After spending all morning tracking the heard with no crossings, we stopped for a lunch in the bush while our guide Christopher kept his incredibly trained eyes alert for any movement off in the distance. Not more than 15 mins after setting up our picnic, we scurried to finish our plates, pack everything up, and went flying across the plains making our way to what would be an incredible crossing. Luckily (at least for the wildebeest) there were no crocodiles posted up and all the wildebeests made it across safely. We are eternally grateful for Christopher and his magician-like tracking skills—witnessing this “8th wonder of the world” event was really something spectacular. ^^The dark line in the background is thousands of wildebeests making their way to the river ^^At the border of Kenya and Tanzania
Khaki Jacket | Old from Gap, similar here
Black Puffer Jacket | Patagonia
White Sneakers | Converse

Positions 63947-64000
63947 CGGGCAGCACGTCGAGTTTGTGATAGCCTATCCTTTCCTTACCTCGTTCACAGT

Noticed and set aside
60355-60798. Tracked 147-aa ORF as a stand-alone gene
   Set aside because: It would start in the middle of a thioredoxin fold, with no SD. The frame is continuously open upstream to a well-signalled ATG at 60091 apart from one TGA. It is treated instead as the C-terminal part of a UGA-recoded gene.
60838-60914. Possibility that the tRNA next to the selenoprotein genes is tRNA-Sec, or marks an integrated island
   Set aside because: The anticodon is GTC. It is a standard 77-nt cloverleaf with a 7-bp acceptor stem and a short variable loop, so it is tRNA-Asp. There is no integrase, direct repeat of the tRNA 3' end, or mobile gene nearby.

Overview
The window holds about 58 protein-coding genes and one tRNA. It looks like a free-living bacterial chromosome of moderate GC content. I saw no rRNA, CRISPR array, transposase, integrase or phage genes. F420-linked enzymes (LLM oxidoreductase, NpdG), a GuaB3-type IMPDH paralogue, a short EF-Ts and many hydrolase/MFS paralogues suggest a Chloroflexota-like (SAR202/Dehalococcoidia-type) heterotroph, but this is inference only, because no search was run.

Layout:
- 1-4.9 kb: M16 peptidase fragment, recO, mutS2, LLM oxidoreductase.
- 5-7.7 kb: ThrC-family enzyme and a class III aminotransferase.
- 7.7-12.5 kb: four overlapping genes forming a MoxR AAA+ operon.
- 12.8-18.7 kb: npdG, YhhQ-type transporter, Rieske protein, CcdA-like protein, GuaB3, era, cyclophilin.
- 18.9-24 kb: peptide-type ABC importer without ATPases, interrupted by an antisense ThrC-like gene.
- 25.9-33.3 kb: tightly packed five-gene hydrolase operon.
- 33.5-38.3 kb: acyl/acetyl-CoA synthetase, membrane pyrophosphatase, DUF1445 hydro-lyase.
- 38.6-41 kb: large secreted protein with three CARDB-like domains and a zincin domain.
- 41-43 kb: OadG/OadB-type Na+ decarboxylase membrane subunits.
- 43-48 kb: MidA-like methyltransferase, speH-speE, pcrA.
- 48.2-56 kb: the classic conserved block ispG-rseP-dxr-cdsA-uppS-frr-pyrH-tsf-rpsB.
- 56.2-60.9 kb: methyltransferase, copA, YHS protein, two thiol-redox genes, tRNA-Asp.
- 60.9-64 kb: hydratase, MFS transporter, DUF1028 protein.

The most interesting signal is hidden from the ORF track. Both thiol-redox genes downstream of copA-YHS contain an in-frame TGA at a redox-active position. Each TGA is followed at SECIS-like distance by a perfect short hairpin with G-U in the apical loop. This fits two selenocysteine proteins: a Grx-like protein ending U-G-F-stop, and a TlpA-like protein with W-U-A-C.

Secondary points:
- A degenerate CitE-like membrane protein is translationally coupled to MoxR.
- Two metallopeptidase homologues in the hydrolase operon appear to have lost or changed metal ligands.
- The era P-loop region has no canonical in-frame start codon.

^^After the crossing we came upon some Cheetahs resting against a tree. Such sleepy big kitties. ^^Group of 5 male lions resting by a watering hole waiting for unsuspecting wildebeests to take a sip. We watched one wildebeest creep right up to one of the hidden male lions on his way to the watering hole. The male lion would have had a successful kill had he not jolted at the wildebeest a bit too prematurely. Needless to say it was a huge adrenaline rush and felt like watching Nat Geo right before our very eyes.Heading back to camp after 9 hours in the bush—incredible! After a short break back at camp, we made our way back out to enjoy sundowner cocktails overlooking the escarpment with our new friends Catherine and Tim, as well as the kitchen manager Mike, our waiter Lazarus, our guide and tracker Christopher and several other members of the staff including one of the chefs who cooked some delicious curried chicken kabobs on the grill. This was one of my favorite experiences during our time at Kichwa Tembo. Having a chance to really chat with some of the staff and in such a beautiful setting with an abundance of drinks and delicious food was simply spectacular. A classic safari drink: The Dawa made with muddled lime juice and honey with vodka or whiskey